With respect to Dr. Burman's deposition testimony in the state malpractice litigation, witness immunity clearly supplies Dr. Burman with absolute protection against civil liability. See Briscoe v. LaHue, 460 U.S. 325, 331-32, 103 S. Ct. 1108, 1113-14, 75 L. Ed. 2d 96 (1983) (witness has "absolute" immunity for all statements that are "relevant to the judicial proceeding"); Collins v. Walden, 613 F. Supp. 1306, 1314 (N.D.Ga.1985), aff'd without opinion, 784 F.2d 402 (11th Cir. 1986) (holding that witness immunity protects statements made in affidavits, court noted "[a]lthough the court in Briscoe dealt only with the immunity of a witness for testimony given in open court, the court's reasoning is equally applicable to other forms of testimony such as depositions and affidavits."); see also Strength v. Hubert, 660 F. Supp. 878, 887 (M.D.Ala.1987). However, Dr. Kahn's claims premised on the reports that Dr. Burman prepared for Attorney Gray require the Court to define the breadth of witness immunity. Logical concerns, both legal and policy-based, strongly suggest that witness immunity encompasses experts' reports prepared either before or during litigation.

Although Dr. Burman's reports are not statements that were made under oath in the course of litigation, they may well satisfy the witness immunity prerequisite of "relevancy to the judicial proceedings." See Briscoe, 460 U.S. at 331, 103 S. Ct. at 1113; Hoover v. VanStone, 540 F. Supp. 1118, 1121 (D.Del.1982) ("Strict legal relevance need not be demonstrated; instead the allegedly defamatory statements must have only some connection to the subject matter of the pending action."). Physicians' reports are so inextricably intertwined with medical malpractice actions that it would be illogical to hold that such reports are not "relevant" to the underlying judicial proceedings. See Adams v. Peck, 43 Md.App. 168, 184, 403 A.2d 840, 849 (1979), aff'd, 288 Md. 1, 415 A.2d 292 (1980) ("unsworn pre-trial communications between potential witness [psychiatrist] and counsel" fall within the ambit of witness immunity). To hold otherwise would defeat the purpose of witness immunity, which is to ensure that the judicial process functions "unimpeded by fear on the part of its participants that they will be sued for damages for their part in the proceedings." Collins, 613 F. Supp. at 1314.

*213 As a matter of policy, also, witness immunity should extend to reports prepared by both potential and retained expert witnesses. Justice Stevens reasoned in Briscoe that damage suits against witnesses must "yield to the dictates of public policy, which requires that the paths which lead to the ascertainment of truth should be left as free and unobstructed as possible." Briscoe, 460 U.S. at 332-33, 103 S. Ct. at 1114. This policy of providing for reasonably unobstructed access to the relevant facts and issues mandates the extension of immunity to Dr. Burman for all statements that he made in his reports to Attorney Gray. The overriding concern for disclosure of pertinent and instructive expert opinions before and during medical malpractice actions is no less significant than the clearly-recognized need for all relevant factual evidence during the course of litigation.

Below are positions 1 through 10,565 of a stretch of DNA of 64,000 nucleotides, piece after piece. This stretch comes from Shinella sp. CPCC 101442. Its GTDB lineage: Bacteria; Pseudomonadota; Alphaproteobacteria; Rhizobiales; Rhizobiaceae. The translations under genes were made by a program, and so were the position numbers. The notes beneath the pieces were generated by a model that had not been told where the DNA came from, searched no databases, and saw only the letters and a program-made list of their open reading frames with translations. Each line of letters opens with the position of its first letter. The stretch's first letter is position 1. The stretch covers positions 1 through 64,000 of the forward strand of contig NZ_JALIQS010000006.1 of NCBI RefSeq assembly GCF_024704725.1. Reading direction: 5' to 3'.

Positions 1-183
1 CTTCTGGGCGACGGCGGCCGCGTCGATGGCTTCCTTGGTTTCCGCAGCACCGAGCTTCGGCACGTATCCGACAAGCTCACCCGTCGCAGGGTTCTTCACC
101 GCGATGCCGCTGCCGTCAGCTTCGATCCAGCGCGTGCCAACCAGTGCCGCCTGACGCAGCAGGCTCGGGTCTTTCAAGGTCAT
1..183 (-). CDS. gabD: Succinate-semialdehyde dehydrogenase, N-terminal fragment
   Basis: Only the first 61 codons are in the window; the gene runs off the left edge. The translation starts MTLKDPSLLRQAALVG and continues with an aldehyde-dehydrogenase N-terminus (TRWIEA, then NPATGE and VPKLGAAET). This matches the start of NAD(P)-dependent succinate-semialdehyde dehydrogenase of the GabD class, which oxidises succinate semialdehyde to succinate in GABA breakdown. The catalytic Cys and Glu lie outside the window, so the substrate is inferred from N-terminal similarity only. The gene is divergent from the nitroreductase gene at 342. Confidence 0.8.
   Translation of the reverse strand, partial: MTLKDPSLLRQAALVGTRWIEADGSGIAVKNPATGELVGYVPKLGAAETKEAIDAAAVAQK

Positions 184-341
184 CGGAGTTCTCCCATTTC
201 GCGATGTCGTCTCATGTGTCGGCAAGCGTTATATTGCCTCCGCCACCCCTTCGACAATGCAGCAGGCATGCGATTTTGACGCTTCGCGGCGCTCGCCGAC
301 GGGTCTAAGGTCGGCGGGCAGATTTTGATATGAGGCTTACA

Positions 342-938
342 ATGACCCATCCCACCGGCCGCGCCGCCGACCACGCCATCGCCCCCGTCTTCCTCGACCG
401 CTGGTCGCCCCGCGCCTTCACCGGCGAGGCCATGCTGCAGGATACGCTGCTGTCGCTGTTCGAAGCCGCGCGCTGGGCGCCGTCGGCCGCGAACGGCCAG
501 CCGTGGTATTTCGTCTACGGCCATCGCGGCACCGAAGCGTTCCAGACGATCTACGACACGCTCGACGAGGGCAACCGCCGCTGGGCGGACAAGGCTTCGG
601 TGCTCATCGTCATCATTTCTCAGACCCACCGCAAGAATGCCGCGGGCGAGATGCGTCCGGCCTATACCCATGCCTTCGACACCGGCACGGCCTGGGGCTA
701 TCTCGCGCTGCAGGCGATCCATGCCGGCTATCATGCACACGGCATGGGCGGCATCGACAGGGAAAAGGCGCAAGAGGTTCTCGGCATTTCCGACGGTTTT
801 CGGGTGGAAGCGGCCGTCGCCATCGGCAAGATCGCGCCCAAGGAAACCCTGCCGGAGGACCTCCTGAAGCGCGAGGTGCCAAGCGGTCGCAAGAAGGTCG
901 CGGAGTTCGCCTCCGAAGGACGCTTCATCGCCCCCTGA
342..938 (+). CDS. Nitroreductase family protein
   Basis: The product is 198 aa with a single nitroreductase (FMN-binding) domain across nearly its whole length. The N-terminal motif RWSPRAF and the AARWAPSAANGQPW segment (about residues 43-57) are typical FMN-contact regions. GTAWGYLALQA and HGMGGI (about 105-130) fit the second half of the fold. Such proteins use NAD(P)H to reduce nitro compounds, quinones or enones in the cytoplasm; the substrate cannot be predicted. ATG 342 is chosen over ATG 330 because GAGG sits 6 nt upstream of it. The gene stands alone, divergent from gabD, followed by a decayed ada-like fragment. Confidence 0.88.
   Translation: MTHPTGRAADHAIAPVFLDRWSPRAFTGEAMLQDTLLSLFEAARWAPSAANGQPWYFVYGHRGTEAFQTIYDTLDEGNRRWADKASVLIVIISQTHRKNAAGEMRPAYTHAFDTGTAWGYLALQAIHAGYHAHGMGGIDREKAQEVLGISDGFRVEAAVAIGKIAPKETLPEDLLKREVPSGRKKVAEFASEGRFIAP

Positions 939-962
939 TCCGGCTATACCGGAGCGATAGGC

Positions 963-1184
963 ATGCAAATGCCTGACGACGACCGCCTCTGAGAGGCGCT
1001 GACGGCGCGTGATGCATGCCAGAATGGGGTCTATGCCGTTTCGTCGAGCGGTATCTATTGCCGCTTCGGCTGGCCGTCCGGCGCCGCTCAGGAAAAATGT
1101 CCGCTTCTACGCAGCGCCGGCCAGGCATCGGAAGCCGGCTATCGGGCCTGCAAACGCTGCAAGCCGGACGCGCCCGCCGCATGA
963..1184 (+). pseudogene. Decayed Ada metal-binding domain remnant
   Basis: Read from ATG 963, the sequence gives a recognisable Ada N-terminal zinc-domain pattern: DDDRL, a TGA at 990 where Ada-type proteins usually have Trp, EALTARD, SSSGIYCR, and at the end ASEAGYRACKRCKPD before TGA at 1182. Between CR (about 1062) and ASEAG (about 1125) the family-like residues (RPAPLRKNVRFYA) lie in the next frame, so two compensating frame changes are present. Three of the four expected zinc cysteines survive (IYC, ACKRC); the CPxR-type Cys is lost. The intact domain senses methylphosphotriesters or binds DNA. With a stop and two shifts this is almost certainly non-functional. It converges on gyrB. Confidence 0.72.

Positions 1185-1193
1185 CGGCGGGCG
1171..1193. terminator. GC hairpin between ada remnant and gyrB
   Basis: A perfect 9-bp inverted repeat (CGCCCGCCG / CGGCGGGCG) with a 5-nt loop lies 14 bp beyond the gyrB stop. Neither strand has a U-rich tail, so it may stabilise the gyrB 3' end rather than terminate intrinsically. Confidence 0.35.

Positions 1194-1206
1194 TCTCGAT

In Briscoe, Justice Stevens noted the pernicious implications of imposing liability upon witnesses:

A witness' apprehension of subsequent damages liability might induce two forms of self-censorship. First, a witness might be reluctant to come forward to testify. And once the witness is on the stand, his testimony might be distorted by the fear of subsequent liability.

Id. at 333, 103 S. Ct. at 1114 (citations omitted). Justice Stevens' first concern is particularly applicable to Dr. Burman's two reports. Physicians who wish to limit groundless malpractice suits obviously should support review of potential malpractice claims by fellow members of the medical profession. If doctors who provide expert reports are subjected to civil liability for the contents of their reports, fewer doctors will be willing to evaluate potential malpractice claims in advance of litigation. Rather, medical experts will only provide sworn expert testimony in medical malpractice cases that are in progress because witness immunity will protect those, and only those, statements. See generally Adams, 43 Md.App. at 182-83, 403 A.2d at 848 (quoting Middlesex Concrete Prods. and Excavating Corp. v. The Carteret Ind. Ass'n, 68 N.J.Super. 85, 91-92, 172 A.2d 22, 25 (1961)). In the absence of expert review, then, meritless medical malpractice suits will be eradicated less frequently prior to filing. This result is neither desirable nor efficient. Thus, the immunity extended to Dr. Burman for statements and opinions that he offered in his deposition testimony must apply equally to the statements of opinion contained in his two advisory reports;[1] all claims against Dr. Burman in this case must be dismissed on this basis.